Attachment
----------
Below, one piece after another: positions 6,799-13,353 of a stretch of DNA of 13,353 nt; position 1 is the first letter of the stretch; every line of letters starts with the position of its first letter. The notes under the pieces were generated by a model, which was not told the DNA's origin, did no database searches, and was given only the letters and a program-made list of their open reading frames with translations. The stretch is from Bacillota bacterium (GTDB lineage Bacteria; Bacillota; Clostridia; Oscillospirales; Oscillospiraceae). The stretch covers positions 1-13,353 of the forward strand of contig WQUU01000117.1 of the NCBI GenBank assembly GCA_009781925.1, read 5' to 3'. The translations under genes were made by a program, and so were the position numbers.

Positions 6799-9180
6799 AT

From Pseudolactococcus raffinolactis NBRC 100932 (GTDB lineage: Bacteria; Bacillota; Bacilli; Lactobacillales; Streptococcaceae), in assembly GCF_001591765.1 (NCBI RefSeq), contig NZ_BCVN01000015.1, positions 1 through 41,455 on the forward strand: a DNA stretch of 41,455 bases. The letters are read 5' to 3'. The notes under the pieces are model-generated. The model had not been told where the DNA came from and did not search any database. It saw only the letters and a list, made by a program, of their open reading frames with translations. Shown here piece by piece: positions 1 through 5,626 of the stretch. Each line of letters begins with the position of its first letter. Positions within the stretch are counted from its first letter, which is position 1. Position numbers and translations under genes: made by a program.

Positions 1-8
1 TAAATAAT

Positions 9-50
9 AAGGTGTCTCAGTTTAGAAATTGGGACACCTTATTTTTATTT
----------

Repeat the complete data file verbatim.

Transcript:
Below, one piece after another: positions 6,799-13,353 of a stretch of DNA of 13,353 nt; position 1 is the first letter of the stretch; every line of letters starts with the position of its first letter. The notes under the pieces were generated by a model, which was not told the DNA's origin, did no database searches, and was given only the letters and a program-made list of their open reading frames with translations. The stretch is from Bacillota bacterium (GTDB lineage Bacteria; Bacillota; Clostridia; Oscillospirales; Oscillospiraceae). The stretch covers positions 1-13,353 of the forward strand of contig WQUU01000117.1 of the NCBI GenBank assembly GCA_009781925.1, read 5' to 3'. The translations under genes were made by a program, and so were the position numbers.

Positions 6799-9180
6799 AT

From Pseudolactococcus raffinolactis NBRC 100932 (GTDB lineage: Bacteria; Bacillota; Bacilli; Lactobacillales; Streptococcaceae), in assembly GCF_001591765.1 (NCBI RefSeq), contig NZ_BCVN01000015.1, positions 1 through 41,455 on the forward strand: a DNA stretch of 41,455 bases. The letters are read 5' to 3'. The notes under the pieces are model-generated. The model had not been told where the DNA came from and did not search any database. It saw only the letters and a list, made by a program, of their open reading frames with translations. Shown here piece by piece: positions 1 through 5,626 of the stretch. Each line of letters begins with the position of its first letter. Positions within the stretch are counted from its first letter, which is position 1. Position numbers and translations under genes: made by a program.

Positions 1-8
1 TAAATAAT

Positions 9-50
9 AAGGTGTCTCAGTTTAGAAATTGGGACACCTTATTTTTATTT